We should carry a yearbook with us for our whole lives, not just throughout the last few days of high school.

I used to work at Macy’s some time ago. I spent two years there. Some of the people I met and experiences I endured had lifelong effects on me. I remember the comedy stylings of the outrageous sales associate, “J-bird. ” I remember the stylish Waldez, the lady’s man Fundi, the innocently cute Trish, and the always-jovial Sergio. And I even remember the hated mangers Pat and Phil.

But I won’t always remember them. These people—people who affected me in a very real, very fundamental way—are fated to become ghosts that reside in forgotten neurons. Like dust, memories of them might get stirred up now and then, but will eventually settle in the crevasses of my mind, never to be disturbed.

My fellow high school graduates from the class of 2007 will not share this fate.

Why? The yearbook.

Yearbooks are an all-encompassing tribute to K-12. They’re a memento to the first chapter of a person’s life. They’re a time capsule.

I can still remember everyone signing each other’s books in the gym on the last day of senior year. And, of course, I still remember all the people I went to school with. I haven’t looked at my yearbook since a few months after graduating, but I can still remember some of the entries people wrote. What those people meant to me, and what I meant to them, is preserved in ink from now until the end of time.

Because of the high school yearbook, I’ll always know that Nicole might’ve have liked me because she gave me her number and screen name and said “You BETTER IM me.”  I’ll always know that Mr. Rosenstein thought I was the “stupidest smart person” he’d ever met.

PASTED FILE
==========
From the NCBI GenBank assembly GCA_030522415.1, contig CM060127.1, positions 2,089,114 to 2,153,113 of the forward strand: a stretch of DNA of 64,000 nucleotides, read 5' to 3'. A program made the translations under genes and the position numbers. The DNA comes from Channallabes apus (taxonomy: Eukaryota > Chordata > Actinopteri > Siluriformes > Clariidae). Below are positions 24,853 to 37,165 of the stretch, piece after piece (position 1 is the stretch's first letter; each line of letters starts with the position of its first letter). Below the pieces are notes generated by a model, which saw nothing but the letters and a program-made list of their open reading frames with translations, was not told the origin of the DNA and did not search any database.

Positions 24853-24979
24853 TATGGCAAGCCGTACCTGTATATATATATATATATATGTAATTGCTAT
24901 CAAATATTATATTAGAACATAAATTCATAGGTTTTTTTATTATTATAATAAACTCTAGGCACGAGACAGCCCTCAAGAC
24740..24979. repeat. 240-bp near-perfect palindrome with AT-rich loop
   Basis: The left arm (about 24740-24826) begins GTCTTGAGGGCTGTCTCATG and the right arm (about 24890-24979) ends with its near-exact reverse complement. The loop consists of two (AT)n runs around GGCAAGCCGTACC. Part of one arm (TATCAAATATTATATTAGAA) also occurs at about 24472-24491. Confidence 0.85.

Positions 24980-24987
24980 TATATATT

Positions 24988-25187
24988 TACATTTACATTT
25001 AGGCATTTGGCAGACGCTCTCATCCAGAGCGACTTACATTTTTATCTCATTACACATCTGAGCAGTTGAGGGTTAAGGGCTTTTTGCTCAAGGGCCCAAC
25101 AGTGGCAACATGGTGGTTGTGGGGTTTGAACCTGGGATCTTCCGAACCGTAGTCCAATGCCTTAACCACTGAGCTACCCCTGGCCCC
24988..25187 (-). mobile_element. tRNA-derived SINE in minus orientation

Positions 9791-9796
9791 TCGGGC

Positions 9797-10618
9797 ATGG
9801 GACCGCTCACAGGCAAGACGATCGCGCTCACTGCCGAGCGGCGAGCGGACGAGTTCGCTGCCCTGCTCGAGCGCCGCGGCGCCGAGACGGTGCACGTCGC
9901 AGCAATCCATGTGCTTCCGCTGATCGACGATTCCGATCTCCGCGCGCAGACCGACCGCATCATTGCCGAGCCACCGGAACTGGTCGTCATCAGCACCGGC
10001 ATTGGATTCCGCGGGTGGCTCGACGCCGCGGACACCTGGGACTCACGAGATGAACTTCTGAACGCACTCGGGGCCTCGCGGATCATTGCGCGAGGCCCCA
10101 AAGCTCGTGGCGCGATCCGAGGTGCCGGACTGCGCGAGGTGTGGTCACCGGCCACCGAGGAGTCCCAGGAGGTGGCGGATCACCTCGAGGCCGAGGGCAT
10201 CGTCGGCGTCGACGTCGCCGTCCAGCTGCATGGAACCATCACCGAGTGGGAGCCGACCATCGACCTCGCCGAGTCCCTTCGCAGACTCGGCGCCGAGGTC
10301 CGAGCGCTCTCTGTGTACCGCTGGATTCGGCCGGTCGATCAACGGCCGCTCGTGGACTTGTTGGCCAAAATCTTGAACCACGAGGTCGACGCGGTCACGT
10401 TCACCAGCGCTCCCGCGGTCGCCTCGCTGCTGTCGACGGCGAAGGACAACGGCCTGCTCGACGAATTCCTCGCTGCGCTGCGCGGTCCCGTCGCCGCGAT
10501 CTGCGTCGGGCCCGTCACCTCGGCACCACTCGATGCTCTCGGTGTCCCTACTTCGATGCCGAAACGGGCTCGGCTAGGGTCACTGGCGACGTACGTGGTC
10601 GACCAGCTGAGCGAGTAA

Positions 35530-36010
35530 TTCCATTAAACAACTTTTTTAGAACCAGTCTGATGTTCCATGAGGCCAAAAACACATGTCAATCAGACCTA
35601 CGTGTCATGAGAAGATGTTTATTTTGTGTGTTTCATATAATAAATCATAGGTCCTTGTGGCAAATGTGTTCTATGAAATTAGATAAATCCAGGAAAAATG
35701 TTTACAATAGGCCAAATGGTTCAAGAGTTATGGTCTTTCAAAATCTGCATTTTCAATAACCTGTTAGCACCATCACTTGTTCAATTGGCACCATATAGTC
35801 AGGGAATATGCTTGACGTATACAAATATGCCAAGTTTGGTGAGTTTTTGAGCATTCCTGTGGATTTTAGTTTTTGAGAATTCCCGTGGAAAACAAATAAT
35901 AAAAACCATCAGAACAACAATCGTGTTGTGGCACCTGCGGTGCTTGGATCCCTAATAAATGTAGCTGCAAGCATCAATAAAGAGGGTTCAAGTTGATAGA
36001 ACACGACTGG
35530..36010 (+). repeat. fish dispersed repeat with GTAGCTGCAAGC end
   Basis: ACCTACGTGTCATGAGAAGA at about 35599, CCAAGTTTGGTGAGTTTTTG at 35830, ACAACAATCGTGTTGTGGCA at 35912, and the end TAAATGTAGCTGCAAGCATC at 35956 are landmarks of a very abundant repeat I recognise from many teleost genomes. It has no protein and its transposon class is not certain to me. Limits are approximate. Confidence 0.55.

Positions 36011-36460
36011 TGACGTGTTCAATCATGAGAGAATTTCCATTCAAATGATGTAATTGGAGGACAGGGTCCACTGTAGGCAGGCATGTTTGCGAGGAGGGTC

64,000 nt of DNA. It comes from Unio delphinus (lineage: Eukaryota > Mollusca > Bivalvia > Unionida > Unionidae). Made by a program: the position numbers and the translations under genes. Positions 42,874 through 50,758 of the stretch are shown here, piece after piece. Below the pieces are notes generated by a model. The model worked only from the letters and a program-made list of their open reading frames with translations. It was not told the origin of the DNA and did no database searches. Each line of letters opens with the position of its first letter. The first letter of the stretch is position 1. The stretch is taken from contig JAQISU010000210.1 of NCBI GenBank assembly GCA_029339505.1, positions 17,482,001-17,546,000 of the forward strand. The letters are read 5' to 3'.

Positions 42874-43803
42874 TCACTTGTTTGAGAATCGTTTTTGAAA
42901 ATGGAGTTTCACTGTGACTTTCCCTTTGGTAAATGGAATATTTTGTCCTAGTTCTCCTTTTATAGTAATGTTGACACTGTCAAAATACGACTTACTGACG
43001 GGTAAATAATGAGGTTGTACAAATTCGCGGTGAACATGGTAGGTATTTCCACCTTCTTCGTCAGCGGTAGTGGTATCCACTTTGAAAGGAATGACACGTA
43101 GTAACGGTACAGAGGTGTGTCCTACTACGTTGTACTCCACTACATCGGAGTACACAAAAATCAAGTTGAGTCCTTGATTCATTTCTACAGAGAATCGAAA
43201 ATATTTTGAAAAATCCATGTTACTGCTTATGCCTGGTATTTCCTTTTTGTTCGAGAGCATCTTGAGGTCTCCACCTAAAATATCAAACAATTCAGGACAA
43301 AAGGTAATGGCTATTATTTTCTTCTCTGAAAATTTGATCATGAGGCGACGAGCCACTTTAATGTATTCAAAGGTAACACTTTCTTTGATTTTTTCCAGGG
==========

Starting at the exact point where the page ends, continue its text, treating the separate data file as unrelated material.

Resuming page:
I can’t say the same thing for any other figures from my past. This also goes for the people I met in college.

Sure, there are college yearbooks, but they don’t carry the same significance. I didn’t see one person in my graduating college class ask someone to sign a yearbook.  Yes, there’s also Facebook but there’s no emotional significance to Facebook. There’s no polite sendoff. There’s no heart-to-heart. The emotional side of Facebook, at its best, is the high you get when the person you had/have a crush on pays attention to you.

Memories of college classmates and other past figures will fade as time goes on.

And it shouldn’t be this way…and it doesn’t have to be. There’s a solution.

Imagine if everyone had a “real world yearbook”—a blank book in which all the people you met could write entries when you were about to embark on a new journey in life.

Instead of remembering long-gone acquaintances and friends by their vapid or inactive Facebook pages, we could remember them by a heartfelt few sentences inscribed in a yearbook that spans the course of our lifetime, not just for the small group of people we knew in K-12.

We could get our childhood doctor to sign when we saw him for the last time, when we were old enough for a “grown up” doctor. Coworkers could sign when we left for greener pastures. The clerk at the deli we make banter with could sign when we’re finally leaving town. Everyone we ever met after high school would be enshrined in text.


Write A Comment